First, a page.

Franchisor-franchisee relationship and performance: influence of personality traits, entrepreneurial drive, and time of relationship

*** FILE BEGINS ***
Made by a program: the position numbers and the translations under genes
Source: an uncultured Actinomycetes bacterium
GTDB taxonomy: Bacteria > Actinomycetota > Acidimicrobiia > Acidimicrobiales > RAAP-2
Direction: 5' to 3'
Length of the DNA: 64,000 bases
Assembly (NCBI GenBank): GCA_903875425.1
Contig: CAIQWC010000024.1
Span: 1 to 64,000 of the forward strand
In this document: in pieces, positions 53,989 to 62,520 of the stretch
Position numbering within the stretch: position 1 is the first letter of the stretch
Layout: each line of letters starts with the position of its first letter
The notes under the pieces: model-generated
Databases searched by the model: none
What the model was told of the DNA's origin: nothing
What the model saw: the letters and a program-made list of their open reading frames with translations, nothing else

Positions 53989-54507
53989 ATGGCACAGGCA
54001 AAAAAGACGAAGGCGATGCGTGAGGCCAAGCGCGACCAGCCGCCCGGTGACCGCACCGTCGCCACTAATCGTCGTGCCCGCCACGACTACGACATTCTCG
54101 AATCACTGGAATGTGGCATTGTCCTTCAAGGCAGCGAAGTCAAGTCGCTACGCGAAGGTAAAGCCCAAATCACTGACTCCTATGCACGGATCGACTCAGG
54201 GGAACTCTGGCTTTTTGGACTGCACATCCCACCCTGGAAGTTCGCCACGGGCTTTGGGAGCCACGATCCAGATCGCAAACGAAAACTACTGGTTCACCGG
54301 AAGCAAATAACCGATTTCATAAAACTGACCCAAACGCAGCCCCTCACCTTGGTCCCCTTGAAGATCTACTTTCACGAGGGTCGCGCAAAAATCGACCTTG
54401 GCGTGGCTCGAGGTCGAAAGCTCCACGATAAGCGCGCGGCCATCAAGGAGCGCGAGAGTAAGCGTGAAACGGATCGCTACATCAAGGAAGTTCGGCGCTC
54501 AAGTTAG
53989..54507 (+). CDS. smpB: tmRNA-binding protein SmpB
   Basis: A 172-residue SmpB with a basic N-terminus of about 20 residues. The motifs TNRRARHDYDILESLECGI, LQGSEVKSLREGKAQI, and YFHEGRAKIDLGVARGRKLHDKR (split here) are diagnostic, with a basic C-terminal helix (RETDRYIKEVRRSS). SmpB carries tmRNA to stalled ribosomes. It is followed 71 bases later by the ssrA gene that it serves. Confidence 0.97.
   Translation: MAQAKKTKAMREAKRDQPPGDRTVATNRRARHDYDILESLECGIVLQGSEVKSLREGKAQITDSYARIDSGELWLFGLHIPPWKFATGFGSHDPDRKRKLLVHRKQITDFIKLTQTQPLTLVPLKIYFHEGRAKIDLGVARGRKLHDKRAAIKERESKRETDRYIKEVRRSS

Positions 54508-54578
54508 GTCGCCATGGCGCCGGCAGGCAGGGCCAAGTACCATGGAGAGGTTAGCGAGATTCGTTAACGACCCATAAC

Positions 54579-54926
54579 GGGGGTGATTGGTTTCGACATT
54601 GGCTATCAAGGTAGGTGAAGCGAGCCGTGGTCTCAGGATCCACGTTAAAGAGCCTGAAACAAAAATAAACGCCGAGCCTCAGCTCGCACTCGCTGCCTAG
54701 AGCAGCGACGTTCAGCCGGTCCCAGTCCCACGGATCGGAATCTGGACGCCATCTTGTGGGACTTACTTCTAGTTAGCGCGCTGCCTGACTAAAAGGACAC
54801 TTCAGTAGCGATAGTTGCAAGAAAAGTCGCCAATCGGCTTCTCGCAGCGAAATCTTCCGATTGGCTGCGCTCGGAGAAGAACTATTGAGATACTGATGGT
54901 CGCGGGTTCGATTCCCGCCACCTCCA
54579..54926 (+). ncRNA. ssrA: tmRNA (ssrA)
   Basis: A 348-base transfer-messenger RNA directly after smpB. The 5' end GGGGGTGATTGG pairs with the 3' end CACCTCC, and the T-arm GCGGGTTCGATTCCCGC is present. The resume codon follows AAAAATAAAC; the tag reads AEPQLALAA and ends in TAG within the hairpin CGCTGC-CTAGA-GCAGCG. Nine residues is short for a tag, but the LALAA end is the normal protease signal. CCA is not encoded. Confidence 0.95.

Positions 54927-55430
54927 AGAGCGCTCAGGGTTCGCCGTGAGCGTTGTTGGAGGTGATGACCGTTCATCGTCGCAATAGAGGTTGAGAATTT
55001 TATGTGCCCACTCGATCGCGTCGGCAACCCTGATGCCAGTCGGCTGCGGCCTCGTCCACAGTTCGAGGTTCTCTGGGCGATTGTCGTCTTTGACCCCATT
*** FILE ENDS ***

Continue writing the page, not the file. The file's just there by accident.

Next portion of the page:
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Literature in franchise has virtually ignored the role of psychological aspects on firm interorganizational results, despite its influence on firm level results and relationship quality. Therefore, the present study aims to examine the influence of franchisees’ personality and entrepreneurial drive on franchisor-franchisee relationship quality and financial performance over time. The study also investigated the role of the time of relationship on the relationship quality and financial performance. This study used a self-report survey conducted by mail to collect data from a sample of 342 franchisees selected from 3 franchise networks. Personality was represented by the Big-Five personality traits (IPIP-B5 scales): extraversion, agreeableness, conscientiousness, emotional stability, and imagination. Entrepreneur drive was represented by the Carland Entrepreneurship Index (CEI). Relationship quality was conceptualized through a 23-item second-order construct (incorporating trust, commitment, and relationship satisfaction), while financial performance was represented by using a scale measuring sales growth and profitability. Time of relationship was measured by the months of relationship between franchisee and franchisor. A Partial Least Squares (PLS) structural equation model, mean analysis, and regression analysis were conducted to test the hypothesized relationships. Three of the five personality dimensions produced the predicted effect on the outcome variables of relationship quality – agreeableness (positively), emotional stability (positively), and imagination (positively). Financial performance was affected as predicted by conscientiousness (positively), emotional stability (positively), and imagination (positively). As expected, relationship quality presented a positive and significant effect on financial performance. Entrepreneurial drive showed the predicted positive effect only on performance. Time of relationship presented the positive predicted effect on the franchisor-franchisee relationship as regards relationship quality and financial performance; however, the hypothesized shape of the relationship phases could only partially be confirmed, since only between two phases (routine and stabilization) mean analysis showed significant differences. Results indicate that personality does in fact influence relationship quality and performance, but the manner in which this occurs differs from the Brazilian context where this research was conducted to the findings of research conducted in Australia, suggesting that factors such as culture and market stability may have influence on the relationship between personality traits and both relationship quality and financial performance. Entrepreneurial drive appears to positively influence franchisee performance, but its influence proved not to produce a significant impact on relationship quality. The present study’s results also indicate the importance of the time of relationship needed to foster relationship quality and performance. Moreover, long-term relationships are related to better franchisee relationship quality and financial performance assessments. Limitations of this work and suggestions for future studies are also discussed.